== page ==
Unit 10 - Computational Thinking Flashcards

1
Q

define computational thinking

A

‘the ability to think logically about a problem and apply techniques for solving it’

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2
Q

define abstraction

A

separating the logical and physical aspects of a problem

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3
Q

what is computer science

A

using mathematical principles to solve problems, learning to think computationally and applying the principles of abstraction

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4
Q

define abstraction by generalisation

A

the grouping by common charcateristics to arrive at a hierarchical relationship

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5
Q

when is abstraction by generalisation usually used

A

OOP - classes and sub-classes

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6
Q

define data abstraction

A

involves creating a representation for data that separates the interface from the implementation so a programmer or user only has to understand the interface, the commands to use, and not how the internal structure of the data is represented and/or implemented

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7
Q

when is data abstraction commonly used

A

high-level languages

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8
Q

define problem abstraction

A

involves removing details until the problem reduces to one which has already been solved

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9
Q

when is problem abstraction used

A

you need to use problem abstraction to remove details until the problem can be represented in a way that is possible to solve because it reduces to one that has already been solved. e.g. using a database. timetabling and schedules are very common problems with well-defined solutions.

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10
Q

what is modelling and simulation and why is it used

A
  • building a model of a real world object or phenomenon may be used to help solve a particular problem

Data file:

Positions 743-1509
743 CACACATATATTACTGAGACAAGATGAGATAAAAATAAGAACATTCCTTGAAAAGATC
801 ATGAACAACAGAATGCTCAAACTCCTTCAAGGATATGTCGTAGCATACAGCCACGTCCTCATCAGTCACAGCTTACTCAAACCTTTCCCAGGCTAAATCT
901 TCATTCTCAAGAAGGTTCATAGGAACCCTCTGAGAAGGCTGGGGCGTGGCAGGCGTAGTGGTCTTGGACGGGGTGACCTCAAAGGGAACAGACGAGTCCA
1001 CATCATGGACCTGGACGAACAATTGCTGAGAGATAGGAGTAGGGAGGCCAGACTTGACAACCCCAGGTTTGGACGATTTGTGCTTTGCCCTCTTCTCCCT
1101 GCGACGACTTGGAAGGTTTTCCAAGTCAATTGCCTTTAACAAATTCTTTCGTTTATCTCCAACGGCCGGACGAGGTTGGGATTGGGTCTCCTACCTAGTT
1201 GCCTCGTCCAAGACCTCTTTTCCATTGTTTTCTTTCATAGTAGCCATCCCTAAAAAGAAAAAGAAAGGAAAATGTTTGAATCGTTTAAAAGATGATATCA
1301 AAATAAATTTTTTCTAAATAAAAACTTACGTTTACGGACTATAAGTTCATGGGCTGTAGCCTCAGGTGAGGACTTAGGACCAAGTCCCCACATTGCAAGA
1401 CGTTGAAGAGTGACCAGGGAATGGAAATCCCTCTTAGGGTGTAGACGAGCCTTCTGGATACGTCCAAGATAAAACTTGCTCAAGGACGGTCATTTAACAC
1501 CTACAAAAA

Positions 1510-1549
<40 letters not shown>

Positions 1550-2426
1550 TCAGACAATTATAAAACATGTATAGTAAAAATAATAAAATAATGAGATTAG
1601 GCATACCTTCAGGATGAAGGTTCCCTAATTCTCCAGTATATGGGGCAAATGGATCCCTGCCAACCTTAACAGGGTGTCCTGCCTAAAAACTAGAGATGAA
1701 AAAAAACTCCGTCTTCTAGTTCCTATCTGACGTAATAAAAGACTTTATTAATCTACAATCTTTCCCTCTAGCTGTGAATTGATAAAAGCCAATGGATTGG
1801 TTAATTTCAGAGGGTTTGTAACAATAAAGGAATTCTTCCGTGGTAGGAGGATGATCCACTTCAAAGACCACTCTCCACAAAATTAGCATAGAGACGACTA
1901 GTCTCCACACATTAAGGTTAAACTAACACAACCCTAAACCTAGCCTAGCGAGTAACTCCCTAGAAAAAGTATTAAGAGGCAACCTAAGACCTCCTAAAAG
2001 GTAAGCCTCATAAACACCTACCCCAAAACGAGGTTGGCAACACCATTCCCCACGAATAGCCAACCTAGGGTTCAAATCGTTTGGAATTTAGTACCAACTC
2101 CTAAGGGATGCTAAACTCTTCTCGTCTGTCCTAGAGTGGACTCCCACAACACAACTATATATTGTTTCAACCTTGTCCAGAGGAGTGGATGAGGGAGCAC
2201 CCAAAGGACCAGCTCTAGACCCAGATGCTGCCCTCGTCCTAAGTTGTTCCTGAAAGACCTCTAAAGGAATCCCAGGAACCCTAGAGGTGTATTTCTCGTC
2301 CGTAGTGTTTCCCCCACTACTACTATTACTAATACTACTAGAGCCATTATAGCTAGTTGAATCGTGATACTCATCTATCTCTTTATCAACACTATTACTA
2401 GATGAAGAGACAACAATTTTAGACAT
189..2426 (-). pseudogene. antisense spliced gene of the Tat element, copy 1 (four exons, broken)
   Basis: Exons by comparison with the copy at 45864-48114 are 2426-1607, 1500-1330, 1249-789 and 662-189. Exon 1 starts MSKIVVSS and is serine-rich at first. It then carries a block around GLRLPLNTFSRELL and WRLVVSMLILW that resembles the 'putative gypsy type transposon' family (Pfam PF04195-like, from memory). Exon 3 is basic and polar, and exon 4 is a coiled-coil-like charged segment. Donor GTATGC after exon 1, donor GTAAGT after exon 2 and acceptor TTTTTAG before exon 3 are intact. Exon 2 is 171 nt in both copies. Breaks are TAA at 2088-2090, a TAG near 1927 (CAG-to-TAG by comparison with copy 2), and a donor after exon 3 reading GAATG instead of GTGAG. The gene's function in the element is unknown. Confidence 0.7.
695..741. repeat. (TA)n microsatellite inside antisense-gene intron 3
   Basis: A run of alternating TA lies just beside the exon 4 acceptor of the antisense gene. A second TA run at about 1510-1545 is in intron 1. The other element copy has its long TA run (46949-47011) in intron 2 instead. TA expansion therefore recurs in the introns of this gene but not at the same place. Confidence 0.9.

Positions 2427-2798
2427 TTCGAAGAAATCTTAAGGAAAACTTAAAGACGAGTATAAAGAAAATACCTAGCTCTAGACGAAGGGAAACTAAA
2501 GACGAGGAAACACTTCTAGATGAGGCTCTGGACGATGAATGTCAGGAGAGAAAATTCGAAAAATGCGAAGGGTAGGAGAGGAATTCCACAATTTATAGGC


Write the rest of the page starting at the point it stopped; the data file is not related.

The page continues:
• computer scientists have to decide what details are relevant to the problem and discard anything else
  • algorithms and data structures can then be designed to solve a problem
  • the algorithm is then implemented in program code and executed
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11
Q

define procedural decomposition

A

means breaking a problem into several sub-problems, so that each sub-problem accomplishes an identifiable task. the sub-problems may themselves be further subdivided

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12
Q

what is the simple diagram that represents a computational problem

A
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13
Q

define input

A

the information relevant to the problem, which could for example be passed as parameters to a subroutine

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14
Q

define output

A

the solution to the problem, which could be passed back from a subroutine

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15
Q

advantages of identifying inputs and outputs

A

there is no ambiguity in what must be supplied to the sub-routine

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16
Q

what are the two major challenges in producing a solution to a computational problem

A
  1. the algorithm must be correct - it must  work for all possible inputs
  2. the algorithm must be efficient - often, a problem involves huge amounts of data
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17
Q

define precondition

A

a condition that must be fulfilled before other things can happen or be done

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18
Q

advantages of specifying preconditions

A
  1. documentation - the user knows what checks must be carried out before calling the subroutine
  2. no preconditions - user can be confident that necessary checks will be carried out in the subroutine itself, thus saving unnecessary coding
  3. reusable subroutine
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19
Q

structure for thinking ahead situations

A

Name:
Inputs:
Outputs:
Preconditions:

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20
Q

define caching

A

the temporary storage of data and instructions

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21
Q

examples of data that is cached

A

last few instructions of a program to be executed, the result of an earlier computation, or data used may be stored in memory so they can be quickly retrieved

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22
Q

define web caching

A

storing HTML pages and images recently looked at

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23
Q

advantages of web caching

A
  1. faster access to cached resources
  2. saving on costly use of bandwidth
  3. reduced load on web services in a client-server environment
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24
Q

disadvantages of caching

A
  1. slower performance if the resource isn’t found in the cache
  2. being given a stale copy of a resource when an up-to-date copy is needed
    • for example, you access a database to get a list of available products, which is then cached
    • you make a few other queries, then a few minutes later you have to make your original query again
    • if the query results have been cached, you may see the same available products… but in fact, they have already been sold in the meantime
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25
Q

define prefetching

A

the loading of a resource before it is required - to decrease the time waiting for that resource.

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26
Q

examples of prefetching

A